- The global redox flow battery market is expected to grow from $130 million in 2018 to $370 million by 2025, at an annual growth rate of 14.3%, according to a report from China-based QY Research.
- North America and the Asia-Pacific are the two largest markets for flow battery installation capacity in the world, according to the report, accounting for more than 80% of all flow battery deployments in 2017. Europe was third with a market share of a little more than 15%.
- The technology's scalability and longer-duration capacity make bulk energy storage more cost-efficient, Peter Klauer, a senior advisor for smart grid technology at the California Independent System Operator (CAISO), told Utility Dive in May.
The development and deployment of battery-based energy storage systems is not limited to lithium-ion, which is the leading technology in the sector.
U.S. wholesale market operators, the Department of Energy (DOE) and others are looking for technologies that are safer and have a higher storage capacity. Flow batteries provide both and are gaining traction.
In a flow battery, rechargeability is provided by two chemical components dissolved in liquids contained within the system and most commonly separated by a membrane, according to the Energy Storage Association.
In April, CAISO announced a four-year pilot project intended to test and evaluate the performance of flow batteries in the commercial wholesale market. The vanadium redox battery storage pilot will provide 2 MW/8 MWh of energy storage, enough to power the equivalent of 1,000 homes for up to four hours, CAISO said.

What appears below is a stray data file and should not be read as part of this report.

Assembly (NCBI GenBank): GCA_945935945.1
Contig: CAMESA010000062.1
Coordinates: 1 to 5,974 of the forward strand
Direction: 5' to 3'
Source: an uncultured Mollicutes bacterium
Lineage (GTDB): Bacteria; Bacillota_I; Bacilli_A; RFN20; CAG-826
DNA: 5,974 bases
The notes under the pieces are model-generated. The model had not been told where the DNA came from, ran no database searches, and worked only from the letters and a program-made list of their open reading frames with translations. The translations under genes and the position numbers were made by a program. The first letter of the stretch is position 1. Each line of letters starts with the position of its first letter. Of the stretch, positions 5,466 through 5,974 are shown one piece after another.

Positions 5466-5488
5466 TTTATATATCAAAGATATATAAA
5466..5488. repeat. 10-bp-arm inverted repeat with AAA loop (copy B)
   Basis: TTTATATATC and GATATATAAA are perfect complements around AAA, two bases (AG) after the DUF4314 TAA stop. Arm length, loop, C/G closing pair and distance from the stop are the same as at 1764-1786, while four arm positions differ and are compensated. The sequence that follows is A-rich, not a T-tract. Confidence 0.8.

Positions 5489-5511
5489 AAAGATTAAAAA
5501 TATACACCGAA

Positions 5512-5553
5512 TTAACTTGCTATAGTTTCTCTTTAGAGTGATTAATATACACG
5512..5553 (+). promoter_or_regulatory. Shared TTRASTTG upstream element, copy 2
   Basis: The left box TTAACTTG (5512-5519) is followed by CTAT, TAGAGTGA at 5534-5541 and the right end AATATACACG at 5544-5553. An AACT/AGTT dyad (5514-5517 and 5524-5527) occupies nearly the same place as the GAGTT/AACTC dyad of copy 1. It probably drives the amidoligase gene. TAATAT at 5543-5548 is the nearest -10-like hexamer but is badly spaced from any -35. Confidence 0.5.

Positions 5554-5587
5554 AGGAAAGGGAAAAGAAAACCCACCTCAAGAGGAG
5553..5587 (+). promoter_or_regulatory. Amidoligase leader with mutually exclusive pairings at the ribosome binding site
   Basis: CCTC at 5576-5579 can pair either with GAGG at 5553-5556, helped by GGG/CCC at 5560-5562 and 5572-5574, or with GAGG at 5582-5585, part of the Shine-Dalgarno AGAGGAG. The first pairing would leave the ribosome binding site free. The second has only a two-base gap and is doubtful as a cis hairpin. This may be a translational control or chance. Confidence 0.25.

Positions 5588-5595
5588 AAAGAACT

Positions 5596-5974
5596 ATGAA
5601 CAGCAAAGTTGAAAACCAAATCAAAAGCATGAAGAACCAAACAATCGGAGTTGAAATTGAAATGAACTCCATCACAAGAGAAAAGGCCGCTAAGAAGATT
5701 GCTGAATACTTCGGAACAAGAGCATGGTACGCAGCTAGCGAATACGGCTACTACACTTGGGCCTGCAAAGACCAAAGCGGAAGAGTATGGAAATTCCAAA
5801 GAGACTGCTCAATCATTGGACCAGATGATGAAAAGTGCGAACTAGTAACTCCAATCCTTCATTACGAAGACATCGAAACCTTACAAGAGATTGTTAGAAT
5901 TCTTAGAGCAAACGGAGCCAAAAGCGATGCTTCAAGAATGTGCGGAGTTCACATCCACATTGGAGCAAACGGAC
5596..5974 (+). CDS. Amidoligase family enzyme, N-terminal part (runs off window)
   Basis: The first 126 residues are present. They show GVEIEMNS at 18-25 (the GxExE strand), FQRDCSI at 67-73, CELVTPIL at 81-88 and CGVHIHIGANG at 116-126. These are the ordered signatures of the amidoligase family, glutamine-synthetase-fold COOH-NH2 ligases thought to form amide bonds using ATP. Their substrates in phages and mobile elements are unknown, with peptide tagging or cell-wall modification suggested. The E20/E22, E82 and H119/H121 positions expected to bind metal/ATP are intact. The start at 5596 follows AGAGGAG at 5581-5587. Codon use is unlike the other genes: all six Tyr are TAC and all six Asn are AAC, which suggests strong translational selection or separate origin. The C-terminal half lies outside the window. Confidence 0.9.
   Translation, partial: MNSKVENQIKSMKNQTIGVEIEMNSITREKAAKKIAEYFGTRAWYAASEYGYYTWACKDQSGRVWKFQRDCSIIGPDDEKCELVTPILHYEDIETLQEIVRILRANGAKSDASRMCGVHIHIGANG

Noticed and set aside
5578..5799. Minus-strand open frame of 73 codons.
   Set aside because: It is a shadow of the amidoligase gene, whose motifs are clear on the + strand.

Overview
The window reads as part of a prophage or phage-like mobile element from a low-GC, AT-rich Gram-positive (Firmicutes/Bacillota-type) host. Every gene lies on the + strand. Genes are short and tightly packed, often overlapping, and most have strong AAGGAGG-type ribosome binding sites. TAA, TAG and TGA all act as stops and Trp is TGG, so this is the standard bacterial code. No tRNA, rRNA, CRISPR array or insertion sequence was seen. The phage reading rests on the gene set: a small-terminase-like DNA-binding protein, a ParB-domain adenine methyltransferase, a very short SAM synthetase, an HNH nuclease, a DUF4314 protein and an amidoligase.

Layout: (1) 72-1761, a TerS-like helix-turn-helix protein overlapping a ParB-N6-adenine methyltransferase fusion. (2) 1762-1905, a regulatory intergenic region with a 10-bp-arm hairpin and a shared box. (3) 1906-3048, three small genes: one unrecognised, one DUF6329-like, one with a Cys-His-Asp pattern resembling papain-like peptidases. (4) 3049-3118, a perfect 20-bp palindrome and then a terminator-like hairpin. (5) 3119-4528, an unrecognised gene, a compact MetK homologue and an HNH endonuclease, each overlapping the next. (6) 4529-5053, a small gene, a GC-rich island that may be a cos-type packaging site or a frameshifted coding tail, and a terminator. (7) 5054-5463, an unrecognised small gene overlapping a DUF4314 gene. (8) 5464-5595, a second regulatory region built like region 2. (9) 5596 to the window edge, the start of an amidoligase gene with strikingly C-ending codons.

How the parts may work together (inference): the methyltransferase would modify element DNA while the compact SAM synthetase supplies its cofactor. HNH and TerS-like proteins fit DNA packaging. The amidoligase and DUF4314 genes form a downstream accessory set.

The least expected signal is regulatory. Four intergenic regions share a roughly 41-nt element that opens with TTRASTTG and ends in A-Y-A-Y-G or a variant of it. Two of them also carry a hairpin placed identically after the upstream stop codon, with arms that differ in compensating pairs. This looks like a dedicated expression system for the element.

Dominion Energy earlier this month told Utility Dive that flow batteries are one of the technologies it will look at as it determines how to best use energy storage on its grid.
While there are seven main types of flow batteries in mass production or development, according to QY Research, vanadium flow batteries lead the market with a 70% share.
Last September, DOE announced $148 million in funding for two initiatives, including $120 million over five years to renew funding for the Joint Center for Energy Storage Research (JCESR) program that does research and development on new battery materials.
The money is allowing JCESR to continue its research on new materials that can improve the energy density of lithium-ion batteries and devise new concepts for flow batteries.
A recent NREL report that looked at opportunities for energy storage to replace traditional gas-turbine peaker plants in the U.S. showed that there's a market for short and long-term duration storage deployment in every market.